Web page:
• 16 Jul
    Is it okay for my child to wear puddle jumpers or water wings in the pool?

    Is it okay for my child to wear puddle jumpers or water wings in the pool?

    We are often asked by parents if it’s okay for their children to wear puddle jumpers, water wings, or flotation devices at the pool. At Old City Swim School, water safety is something we take very seriously – and emphasize with students at every lesson. We want to make sure you are also equipped with all the information you need to make a decision on what is best for your child.

    We believe allowing children ample swim time without a floatation device is the absolute best way to develop water independence. (The exception here is if your child has special needs – if that is the case, let’s chat about the best solution.)

    When children who are not water independent are provided puddle jumpers, water wings, or flotation around the waist, they aren’t experiencing what really would happen if they went into the water on their own. These devices teach children to be comfortable in the water in a vertical position, which also happens to be the exact best position to sink to the bottom.

    This gives children a false sense of security that they know how to maneuver through a pool on their own. Both of these outcomes are simply unsafe and even potentially dangerous. Even a life jacket positions a person vertically in the water. This is great for when a lifesaving device is actually needed, not for learning how to swim at the pool. Bottom line is that any of these devices hinder proper swim movements and can easily create water independence issues that hamper learning how to swim properly.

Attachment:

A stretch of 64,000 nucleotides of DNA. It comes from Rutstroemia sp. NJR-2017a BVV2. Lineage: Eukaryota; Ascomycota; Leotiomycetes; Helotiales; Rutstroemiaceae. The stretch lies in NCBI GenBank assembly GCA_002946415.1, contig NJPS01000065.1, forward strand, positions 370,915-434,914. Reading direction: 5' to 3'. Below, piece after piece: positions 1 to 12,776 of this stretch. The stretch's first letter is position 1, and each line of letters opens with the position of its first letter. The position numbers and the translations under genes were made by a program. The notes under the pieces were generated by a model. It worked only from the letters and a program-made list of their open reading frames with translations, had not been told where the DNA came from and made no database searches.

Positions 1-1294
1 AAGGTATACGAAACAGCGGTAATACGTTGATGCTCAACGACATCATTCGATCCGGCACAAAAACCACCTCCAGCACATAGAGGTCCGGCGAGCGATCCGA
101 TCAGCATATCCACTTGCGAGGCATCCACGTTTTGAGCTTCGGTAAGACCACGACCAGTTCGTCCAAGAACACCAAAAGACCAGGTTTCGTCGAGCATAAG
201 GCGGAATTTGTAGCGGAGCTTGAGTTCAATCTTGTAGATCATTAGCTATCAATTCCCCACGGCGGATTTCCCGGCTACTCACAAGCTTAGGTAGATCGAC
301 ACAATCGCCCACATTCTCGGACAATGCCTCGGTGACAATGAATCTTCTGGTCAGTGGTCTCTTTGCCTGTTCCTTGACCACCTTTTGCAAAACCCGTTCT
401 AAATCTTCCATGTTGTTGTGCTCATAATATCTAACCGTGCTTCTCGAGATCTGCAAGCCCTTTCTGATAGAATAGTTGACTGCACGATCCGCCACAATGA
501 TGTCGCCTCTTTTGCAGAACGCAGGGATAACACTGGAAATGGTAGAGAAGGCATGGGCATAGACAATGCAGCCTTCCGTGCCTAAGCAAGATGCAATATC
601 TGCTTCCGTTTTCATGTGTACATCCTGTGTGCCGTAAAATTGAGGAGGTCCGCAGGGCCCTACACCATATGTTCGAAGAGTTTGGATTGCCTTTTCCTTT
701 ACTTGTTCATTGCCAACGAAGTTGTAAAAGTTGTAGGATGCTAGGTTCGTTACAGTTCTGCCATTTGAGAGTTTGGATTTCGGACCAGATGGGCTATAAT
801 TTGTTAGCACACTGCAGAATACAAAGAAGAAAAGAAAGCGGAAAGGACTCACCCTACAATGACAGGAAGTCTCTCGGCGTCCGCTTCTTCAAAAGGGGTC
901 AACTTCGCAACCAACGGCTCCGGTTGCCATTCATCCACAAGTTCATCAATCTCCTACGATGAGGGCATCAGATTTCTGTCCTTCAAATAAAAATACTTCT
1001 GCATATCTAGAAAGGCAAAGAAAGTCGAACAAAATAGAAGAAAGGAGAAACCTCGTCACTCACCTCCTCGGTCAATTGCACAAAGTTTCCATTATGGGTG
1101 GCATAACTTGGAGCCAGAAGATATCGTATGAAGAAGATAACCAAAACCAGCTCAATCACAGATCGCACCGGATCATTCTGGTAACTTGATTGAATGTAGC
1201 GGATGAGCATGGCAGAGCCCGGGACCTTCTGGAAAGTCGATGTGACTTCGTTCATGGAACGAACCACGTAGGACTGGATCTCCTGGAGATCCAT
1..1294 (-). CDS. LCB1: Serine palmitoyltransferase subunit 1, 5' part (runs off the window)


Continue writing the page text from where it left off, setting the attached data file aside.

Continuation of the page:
So what is a parent supposed to do?! It’s easy as a parent to stick a kid in water wings so you can also relax a bit at the pool yourself. Plus many kids love to wear these items, as they feel independent and are brought back up to the surface when they jump in the water. How can this not be a win-win?! If you want your child to really learn water independence, get rid of their water wings or devices today. It may not be the short-term solution you were hoping for as a parent, however, it is the best way to get you where you want to be long-term. (i.e. relaxing on a lounge chair reading a book next to the pool while your water independent child swims.) 

    Providing your child with a consistent flotation-device free water experience is the best way to support the development of a water independent child. This allows them to gain confidence getting totally wet and immersed over their head and practice how to roll over and float on their backs (the safest and least tiring position if they ever have to wait for help).

    Without props like floaties or water wings, your child will be allowed to experience how their body actually responds to water. If they jump off of a step, they will experience being submerged underwater. As a parent, you can reinforce the movements they need to learn to bring themselves to the surface and promote the use of the swim skills they are being taught at their current skill level.

    If you’ve used floaties or water wings with your child in the past, don’t worry. You can start fresh today helping your little one to learn the real cause and effect of their body’s movements in the water. To help encourage your child, get a pair of goggles to help build underwater confidence, and start using a swim noodle to aid with front and back floating. Reserve the use of approved flotation devices for when appropriate.

    The best thing you can do to keep your child safe in and around water is to enable them to learn water independence without flotation aids and consistently have them in swim lessons over time. While this investment requires constant adult supervision and a commitment to participating in lessons, it will pay off in the long-run!

    For more tips on how you can teach your child to become more comfortable and water independent right at home check out our FREE download on How to Set up your Child for Success in Swim Lessons!

    By Amy Rzepka Learn-to-Swim